Bait and Switch: Does there have to be a sale?

NO PURCHASE IS REQUIRED TO MAINTAIN A CLAIM OR AN ASCERTAINABLE LOSS UNDER THE NEW JERSEY CONSUMER FRAUD ACT

There is no requirement that the plaintiff have purchased any vehicle from the defendant to maintain a cause of action.

The New Jersey Consumer Fraud Act applies to this transaction and this contest/transaction since it: (a) falls within the definitional section of Sale and Advertisement, and (b) it is consistent with the interpretation of Miller v. Publishers Clearing House 284 N.J.Super. 67 (App.Div 1995)

Defendant’s efforts to sell cars through the marketing and advertising efforts on their web site warrant application of the Consumer Fraud Act. The New Jersey Consumer Fraud Act is clear on which transactions constitute a “sale” within the ambit of the New Jersey Consumer Fraud Act. See N.J.S.A. 56:8-1(e). The term “sale” shall include any sale, rental or distribution, offer for sale, rental or distribution or attempt directly or indirectly to sell, rent or distribute; NJSA 56:8-1 (emphasis added)

Further advertisement is defined by N.J.S.A. 56:8-1(a). The term “advertisement” shall include the attempt directly or indirectly by publication, dissemination, solicitation, endorsement or circulation or in any other way to induce directly or indirectly any person to enter or not enter into any obligation or acquire any title or interest in any merchandise or to increase the consumption thereof or to make any loan; N.J. Stat. Ann. § 56:8-1(emphasis added)

The Administrative Code is specific on what is a deceptive practice and it is clear that no sale is required. It is the refusal to sell that creates the deceptive practice.

Refusal to show, display, sell, or lease the advertised motor vehicle in accordance with the terms of the advertisement, unless the vehicle has been actually sold or leased during the period of publication; in that case, the advertiser shall retain records of that sale or lease for 180 days following the date of the transaction, and shall make them available for inspection by the Division of Consumer Affairs. N.J.A.C. 13:45A-26A.4 (emphasis added)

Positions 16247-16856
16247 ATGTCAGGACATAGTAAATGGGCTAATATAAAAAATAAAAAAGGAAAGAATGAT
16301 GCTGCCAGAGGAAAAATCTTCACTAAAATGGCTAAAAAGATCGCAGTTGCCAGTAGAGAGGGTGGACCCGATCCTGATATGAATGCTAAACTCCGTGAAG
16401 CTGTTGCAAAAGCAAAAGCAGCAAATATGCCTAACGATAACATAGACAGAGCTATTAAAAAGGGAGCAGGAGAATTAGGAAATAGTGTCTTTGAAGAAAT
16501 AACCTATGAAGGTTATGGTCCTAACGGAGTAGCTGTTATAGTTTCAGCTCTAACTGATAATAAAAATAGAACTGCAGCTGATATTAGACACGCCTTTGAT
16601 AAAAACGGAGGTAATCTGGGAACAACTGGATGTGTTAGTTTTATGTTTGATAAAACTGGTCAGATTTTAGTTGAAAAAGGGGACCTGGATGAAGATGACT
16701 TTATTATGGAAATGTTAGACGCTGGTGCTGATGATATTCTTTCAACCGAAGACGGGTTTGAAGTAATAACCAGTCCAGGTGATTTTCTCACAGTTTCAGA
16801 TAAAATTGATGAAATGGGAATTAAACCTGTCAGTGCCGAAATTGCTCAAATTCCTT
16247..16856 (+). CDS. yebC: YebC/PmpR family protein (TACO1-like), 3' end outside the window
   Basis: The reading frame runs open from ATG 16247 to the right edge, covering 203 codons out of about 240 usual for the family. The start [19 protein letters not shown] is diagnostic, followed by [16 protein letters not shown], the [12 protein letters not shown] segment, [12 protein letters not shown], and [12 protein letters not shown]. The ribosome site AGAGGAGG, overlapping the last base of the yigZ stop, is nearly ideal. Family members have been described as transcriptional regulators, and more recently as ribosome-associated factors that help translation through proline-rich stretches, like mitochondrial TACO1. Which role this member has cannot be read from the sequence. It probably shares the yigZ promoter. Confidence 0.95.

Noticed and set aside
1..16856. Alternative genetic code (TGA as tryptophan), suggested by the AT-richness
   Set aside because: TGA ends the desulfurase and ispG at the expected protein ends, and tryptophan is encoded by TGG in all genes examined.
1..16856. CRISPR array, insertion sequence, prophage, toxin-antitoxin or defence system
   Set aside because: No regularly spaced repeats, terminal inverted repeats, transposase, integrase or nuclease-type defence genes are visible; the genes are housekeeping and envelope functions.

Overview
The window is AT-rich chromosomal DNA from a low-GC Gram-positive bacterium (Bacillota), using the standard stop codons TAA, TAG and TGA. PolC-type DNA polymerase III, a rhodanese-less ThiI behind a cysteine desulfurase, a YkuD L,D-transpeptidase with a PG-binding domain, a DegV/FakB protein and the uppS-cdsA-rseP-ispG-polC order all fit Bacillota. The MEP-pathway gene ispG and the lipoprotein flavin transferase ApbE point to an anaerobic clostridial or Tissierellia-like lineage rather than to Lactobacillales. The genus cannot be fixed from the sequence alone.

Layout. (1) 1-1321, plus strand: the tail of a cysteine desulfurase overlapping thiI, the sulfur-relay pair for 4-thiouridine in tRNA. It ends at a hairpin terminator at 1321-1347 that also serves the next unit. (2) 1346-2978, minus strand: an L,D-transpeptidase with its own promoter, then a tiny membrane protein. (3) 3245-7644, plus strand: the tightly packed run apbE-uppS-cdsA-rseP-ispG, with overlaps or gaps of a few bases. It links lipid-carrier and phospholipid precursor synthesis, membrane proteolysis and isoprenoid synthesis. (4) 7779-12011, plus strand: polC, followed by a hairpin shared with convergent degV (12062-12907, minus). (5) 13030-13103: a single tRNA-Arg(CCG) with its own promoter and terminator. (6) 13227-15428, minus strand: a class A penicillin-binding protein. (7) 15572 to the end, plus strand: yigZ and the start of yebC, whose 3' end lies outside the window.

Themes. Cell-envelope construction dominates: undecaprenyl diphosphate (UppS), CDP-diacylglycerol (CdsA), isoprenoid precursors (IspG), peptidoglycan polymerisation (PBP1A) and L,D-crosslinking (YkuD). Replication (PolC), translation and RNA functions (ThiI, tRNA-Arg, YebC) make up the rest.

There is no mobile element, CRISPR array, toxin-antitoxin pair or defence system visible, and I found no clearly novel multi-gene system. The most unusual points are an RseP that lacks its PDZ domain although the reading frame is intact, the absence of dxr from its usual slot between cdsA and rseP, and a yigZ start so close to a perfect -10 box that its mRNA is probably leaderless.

The Consumer Fraud Act specifically makes it a deceptive practice NOT to sell a product at the advertised price. Thus statutory responsibility and liability is based on NOT selling goods.

The advertisement of merchandise as part of a plan or scheme not to sell the item or service so advertised or not to sell the same at the advertised price is an unlawful practice and a violation of the act to which this act is a supplement.. N.J.S.A. 56:8-2.2

There is no requirement of a contract between the parties as held by the court:

Keeping in mind that “[t]he history of the [Consumer Fraud] Act is one of constant expansion of consumer protection,” *** this court holds that although some nexus is necessary to establish a claim under the Consumer Fraud Act, that nexus need only be between the alleged unlawful conduct and the ascertainable loss; it requires no contact between the parties only a measurable loss. Matera v. M.G.C.C. Grp., Inc., 402 N.J. Super. 30, 41 (Ch. Div. 2007)

In the present case the defendants ran the advertisement for a K.I.S.S promotion and when the plaintiff attempted to buy this car they refused to permit him to do so, contrary to their representations contained on their web site, radio advertisement and e mail.